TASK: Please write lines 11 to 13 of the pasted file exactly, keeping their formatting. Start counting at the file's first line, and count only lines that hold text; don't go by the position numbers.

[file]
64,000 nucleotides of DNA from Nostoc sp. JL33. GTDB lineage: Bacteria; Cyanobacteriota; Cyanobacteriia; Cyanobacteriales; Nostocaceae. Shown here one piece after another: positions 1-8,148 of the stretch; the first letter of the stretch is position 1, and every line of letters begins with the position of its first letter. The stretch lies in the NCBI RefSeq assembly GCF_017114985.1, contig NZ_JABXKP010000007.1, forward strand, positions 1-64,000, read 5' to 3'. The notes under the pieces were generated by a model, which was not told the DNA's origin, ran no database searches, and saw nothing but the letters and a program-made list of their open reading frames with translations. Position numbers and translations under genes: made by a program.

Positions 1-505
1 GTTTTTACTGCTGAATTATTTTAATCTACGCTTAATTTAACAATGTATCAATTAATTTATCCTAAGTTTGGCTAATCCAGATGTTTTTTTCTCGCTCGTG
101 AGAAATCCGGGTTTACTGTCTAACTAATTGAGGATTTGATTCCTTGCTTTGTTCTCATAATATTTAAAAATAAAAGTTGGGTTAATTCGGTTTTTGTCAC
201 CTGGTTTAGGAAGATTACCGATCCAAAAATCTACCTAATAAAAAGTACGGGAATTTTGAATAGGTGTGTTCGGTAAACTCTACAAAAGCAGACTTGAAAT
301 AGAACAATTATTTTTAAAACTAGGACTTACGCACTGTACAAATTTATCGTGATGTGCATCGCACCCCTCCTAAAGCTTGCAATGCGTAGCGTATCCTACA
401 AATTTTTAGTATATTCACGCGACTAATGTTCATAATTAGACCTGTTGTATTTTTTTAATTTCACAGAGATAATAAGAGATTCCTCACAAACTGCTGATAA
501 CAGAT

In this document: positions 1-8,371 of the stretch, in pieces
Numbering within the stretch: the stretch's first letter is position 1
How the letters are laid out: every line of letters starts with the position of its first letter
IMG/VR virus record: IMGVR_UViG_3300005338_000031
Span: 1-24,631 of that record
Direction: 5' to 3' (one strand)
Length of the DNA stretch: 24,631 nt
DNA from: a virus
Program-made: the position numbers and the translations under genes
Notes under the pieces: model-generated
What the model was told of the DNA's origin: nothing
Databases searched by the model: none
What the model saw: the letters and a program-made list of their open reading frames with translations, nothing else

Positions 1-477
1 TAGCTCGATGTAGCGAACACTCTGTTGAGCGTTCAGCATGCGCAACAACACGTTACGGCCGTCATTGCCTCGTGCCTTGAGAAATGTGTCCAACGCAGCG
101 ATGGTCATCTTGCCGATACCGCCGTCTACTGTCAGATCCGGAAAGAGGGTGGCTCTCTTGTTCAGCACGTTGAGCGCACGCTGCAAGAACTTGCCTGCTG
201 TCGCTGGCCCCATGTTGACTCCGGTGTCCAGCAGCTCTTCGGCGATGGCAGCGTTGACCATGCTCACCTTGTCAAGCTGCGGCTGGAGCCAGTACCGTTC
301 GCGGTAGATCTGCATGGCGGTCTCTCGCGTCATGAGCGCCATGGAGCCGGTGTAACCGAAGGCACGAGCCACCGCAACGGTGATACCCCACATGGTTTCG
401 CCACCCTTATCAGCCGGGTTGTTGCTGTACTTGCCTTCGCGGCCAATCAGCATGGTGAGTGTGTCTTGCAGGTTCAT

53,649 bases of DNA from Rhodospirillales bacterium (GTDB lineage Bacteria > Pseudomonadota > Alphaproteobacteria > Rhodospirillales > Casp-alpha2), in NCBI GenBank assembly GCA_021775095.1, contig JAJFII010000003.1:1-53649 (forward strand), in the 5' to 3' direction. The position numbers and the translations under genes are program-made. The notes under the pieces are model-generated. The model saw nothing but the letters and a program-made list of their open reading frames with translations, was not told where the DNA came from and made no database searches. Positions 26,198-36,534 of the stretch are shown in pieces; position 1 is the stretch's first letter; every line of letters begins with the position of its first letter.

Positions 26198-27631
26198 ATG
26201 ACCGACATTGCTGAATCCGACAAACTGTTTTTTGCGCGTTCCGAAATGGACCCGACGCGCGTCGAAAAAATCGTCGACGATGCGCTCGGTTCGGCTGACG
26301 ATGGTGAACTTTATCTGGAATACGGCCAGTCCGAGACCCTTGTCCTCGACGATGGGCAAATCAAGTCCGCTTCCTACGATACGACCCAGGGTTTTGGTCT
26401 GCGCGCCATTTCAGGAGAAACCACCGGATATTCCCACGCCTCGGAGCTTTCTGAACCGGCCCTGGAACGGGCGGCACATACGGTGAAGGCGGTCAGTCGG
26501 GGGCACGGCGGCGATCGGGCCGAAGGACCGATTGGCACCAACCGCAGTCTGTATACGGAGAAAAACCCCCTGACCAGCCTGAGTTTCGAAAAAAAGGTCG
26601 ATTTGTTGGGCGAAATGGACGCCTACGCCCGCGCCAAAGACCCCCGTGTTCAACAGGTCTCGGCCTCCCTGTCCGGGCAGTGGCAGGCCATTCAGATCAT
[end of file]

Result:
How the letters are laid out: every line of letters starts with the position of its first letter
IMG/VR virus record: IMGVR_UViG_3300005338_000031
Span: 1-24,631 of that record